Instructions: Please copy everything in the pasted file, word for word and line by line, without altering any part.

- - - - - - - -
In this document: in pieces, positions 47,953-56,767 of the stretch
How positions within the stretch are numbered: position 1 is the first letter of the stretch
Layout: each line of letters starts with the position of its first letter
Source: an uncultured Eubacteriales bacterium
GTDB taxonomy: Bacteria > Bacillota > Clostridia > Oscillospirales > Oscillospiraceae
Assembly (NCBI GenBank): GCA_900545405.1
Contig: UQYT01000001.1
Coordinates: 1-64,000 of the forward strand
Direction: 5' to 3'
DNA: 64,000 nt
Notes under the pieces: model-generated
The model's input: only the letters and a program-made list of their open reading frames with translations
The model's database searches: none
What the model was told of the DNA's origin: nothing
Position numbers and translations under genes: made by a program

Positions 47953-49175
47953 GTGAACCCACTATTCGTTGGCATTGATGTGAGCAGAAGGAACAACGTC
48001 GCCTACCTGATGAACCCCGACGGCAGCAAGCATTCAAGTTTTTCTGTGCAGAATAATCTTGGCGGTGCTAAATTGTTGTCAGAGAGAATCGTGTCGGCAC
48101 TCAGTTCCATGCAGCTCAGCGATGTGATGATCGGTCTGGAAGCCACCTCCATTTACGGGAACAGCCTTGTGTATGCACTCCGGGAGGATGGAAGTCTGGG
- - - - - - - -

In this document: in pieces, positions 47,953-56,767 of the stretch
How positions within the stretch are numbered: position 1 is the first letter of the stretch
Layout: each line of letters starts with the position of its first letter
Source: an uncultured Eubacteriales bacterium
GTDB taxonomy: Bacteria > Bacillota > Clostridia > Oscillospirales > Oscillospiraceae
Assembly (NCBI GenBank): GCA_900545405.1
Contig: UQYT01000001.1
Coordinates: 1-64,000 of the forward strand
Direction: 5' to 3'
DNA: 64,000 nt
Notes under the pieces: model-generated
The model's input: only the letters and a program-made list of their open reading frames with translations
The model's database searches: none
What the model was told of the DNA's origin: nothing
Position numbers and translations under genes: made by a program

Positions 47953-49175
47953 GTGAACCCACTATTCGTTGGCATTGATGTGAGCAGAAGGAACAACGTC
48001 GCCTACCTGATGAACCCCGACGGCAGCAAGCATTCAAGTTTTTCTGTGCAGAATAATCTTGGCGGTGCTAAATTGTTGTCAGAGAGAATCGTGTCGGCAC
48101 TCAGTTCCATGCAGCTCAGCGATGTGATGATCGGTCTGGAAGCCACCTCCATTTACGGGAACAGCCTTGTGTATGCACTCCGGGAGGATGGAAGTCTGGG